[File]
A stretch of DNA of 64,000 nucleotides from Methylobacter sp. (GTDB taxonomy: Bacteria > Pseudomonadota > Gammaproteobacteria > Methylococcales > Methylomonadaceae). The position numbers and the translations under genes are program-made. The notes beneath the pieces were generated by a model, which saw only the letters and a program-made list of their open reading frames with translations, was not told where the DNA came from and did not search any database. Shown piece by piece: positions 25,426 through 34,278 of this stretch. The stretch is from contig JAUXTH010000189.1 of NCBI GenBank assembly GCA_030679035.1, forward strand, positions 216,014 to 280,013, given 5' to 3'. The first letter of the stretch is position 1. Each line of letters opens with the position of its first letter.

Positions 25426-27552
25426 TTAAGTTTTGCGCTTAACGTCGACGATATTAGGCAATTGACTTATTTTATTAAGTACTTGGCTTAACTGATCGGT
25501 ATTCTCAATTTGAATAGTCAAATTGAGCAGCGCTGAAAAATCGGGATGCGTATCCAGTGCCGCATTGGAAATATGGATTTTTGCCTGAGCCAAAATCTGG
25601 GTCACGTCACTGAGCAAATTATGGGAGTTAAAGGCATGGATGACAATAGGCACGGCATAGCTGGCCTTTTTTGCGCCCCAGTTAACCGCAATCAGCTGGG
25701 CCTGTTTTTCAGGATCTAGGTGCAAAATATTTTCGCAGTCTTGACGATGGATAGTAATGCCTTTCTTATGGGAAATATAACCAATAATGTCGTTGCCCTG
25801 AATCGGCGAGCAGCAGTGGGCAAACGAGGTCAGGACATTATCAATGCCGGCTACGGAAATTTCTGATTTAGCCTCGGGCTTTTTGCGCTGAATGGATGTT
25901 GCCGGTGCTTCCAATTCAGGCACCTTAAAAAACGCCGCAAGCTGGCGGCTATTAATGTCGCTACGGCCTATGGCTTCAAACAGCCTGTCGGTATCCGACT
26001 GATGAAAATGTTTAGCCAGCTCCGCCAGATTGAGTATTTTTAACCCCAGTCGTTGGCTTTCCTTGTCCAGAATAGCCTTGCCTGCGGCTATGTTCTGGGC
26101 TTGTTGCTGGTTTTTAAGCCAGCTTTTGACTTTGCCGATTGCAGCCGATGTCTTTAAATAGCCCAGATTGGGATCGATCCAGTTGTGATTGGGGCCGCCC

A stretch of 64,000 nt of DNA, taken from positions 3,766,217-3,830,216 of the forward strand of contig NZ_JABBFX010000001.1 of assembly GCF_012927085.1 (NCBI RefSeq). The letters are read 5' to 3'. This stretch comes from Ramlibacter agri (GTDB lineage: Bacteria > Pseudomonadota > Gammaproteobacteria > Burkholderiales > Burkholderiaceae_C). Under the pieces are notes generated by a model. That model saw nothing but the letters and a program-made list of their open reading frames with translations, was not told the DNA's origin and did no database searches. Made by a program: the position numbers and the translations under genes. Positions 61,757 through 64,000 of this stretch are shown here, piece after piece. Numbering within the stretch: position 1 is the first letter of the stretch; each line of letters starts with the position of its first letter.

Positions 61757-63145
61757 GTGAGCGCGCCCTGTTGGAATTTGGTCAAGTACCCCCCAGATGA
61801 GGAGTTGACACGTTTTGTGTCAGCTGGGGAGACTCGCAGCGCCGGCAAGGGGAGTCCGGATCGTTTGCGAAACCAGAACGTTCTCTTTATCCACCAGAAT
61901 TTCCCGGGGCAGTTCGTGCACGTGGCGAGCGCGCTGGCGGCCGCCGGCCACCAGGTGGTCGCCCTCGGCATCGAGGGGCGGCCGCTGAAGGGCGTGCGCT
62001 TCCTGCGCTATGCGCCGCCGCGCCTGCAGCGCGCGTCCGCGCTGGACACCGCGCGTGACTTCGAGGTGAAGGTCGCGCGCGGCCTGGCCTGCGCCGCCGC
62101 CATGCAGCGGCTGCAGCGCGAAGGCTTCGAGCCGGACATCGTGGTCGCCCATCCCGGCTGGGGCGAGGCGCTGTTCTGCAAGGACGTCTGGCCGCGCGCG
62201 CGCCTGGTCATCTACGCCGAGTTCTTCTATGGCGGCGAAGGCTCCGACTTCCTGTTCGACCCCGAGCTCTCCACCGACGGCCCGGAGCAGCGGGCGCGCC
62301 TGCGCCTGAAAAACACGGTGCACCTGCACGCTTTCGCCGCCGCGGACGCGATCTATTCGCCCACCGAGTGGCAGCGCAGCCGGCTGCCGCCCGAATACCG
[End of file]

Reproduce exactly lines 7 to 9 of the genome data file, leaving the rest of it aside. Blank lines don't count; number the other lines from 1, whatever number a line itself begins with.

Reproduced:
25801 AATCGGCGAGCAGCAGTGGGCAAACGAGGTCAGGACATTATCAATGCCGGCTACGGAAATTTCTGATTTAGCCTCGGGCTTTTTGCGCTGAATGGATGTT
25901 GCCGGTGCTTCCAATTCAGGCACCTTAAAAAACGCCGCAAGCTGGCGGCTATTAATGTCGCTACGGCCTATGGCTTCAAACAGCCTGTCGGTATCCGACT
26001 GATGAAAATGTTTAGCCAGCTCCGCCAGATTGAGTATTTTTAACCCCAGTCGTTGGCTTTCCTTGTCCAGAATAGCCTTGCCTGCGGCTATGTTCTGGGC